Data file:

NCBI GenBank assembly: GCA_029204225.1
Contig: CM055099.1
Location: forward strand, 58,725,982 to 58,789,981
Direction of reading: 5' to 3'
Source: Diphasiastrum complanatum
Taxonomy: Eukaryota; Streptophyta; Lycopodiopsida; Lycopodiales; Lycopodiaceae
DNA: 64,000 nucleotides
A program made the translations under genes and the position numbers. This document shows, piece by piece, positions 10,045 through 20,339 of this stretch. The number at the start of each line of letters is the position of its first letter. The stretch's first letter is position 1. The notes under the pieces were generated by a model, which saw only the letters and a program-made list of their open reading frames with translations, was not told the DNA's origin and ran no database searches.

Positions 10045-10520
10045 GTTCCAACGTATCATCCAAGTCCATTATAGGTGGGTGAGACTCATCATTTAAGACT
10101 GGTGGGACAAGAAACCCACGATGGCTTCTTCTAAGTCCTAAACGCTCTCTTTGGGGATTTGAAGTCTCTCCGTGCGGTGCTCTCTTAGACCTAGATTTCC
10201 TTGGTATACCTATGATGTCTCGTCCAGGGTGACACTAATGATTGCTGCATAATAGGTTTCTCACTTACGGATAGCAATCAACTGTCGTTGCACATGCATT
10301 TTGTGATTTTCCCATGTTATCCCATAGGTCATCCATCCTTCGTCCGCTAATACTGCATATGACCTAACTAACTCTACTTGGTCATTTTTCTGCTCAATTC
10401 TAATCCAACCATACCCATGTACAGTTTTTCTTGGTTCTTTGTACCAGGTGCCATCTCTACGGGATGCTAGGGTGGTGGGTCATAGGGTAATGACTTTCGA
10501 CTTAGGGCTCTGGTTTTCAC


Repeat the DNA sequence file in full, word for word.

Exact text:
NCBI GenBank assembly: GCA_029204225.1
Contig: CM055099.1
Location: forward strand, 58,725,982 to 58,789,981
Direction of reading: 5' to 3'
Source: Diphasiastrum complanatum
Taxonomy: Eukaryota; Streptophyta; Lycopodiopsida; Lycopodiales; Lycopodiaceae
DNA: 64,000 nucleotides
A program made the translations under genes and the position numbers. This document shows, piece by piece, positions 10,045 through 20,339 of this stretch. The number at the start of each line of letters is the position of its first letter. The stretch's first letter is position 1. The notes under the pieces were generated by a model, which saw only the letters and a program-made list of their open reading frames with translations, was not told the DNA's origin and ran no database searches.

Positions 10045-10520
10045 GTTCCAACGTATCATCCAAGTCCATTATAGGTGGGTGAGACTCATCATTTAAGACT
10101 GGTGGGACAAGAAACCCACGATGGCTTCTTCTAAGTCCTAAACGCTCTCTTTGGGGATTTGAAGTCTCTCCGTGCGGTGCTCTCTTAGACCTAGATTTCC
10201 TTGGTATACCTATGATGTCTCGTCCAGGGTGACACTAATGATTGCTGCATAATAGGTTTCTCACTTACGGATAGCAATCAACTGTCGTTGCACATGCATT
10301 TTGTGATTTTCCCATGTTATCCCATAGGTCATCCATCCTTCGTCCGCTAATACTGCATATGACCTAACTAACTCTACTTGGTCATTTTTCTGCTCAATTC
10401 TAATCCAACCATACCCATGTACAGTTTTTCTTGGTTCTTTGTACCAGGTGCCATCTCTACGGGATGCTAGGGTGGTGGGTCATAGGGTAATGACTTTCGA
10501 CTTAGGGCTCTGGTTTTCAC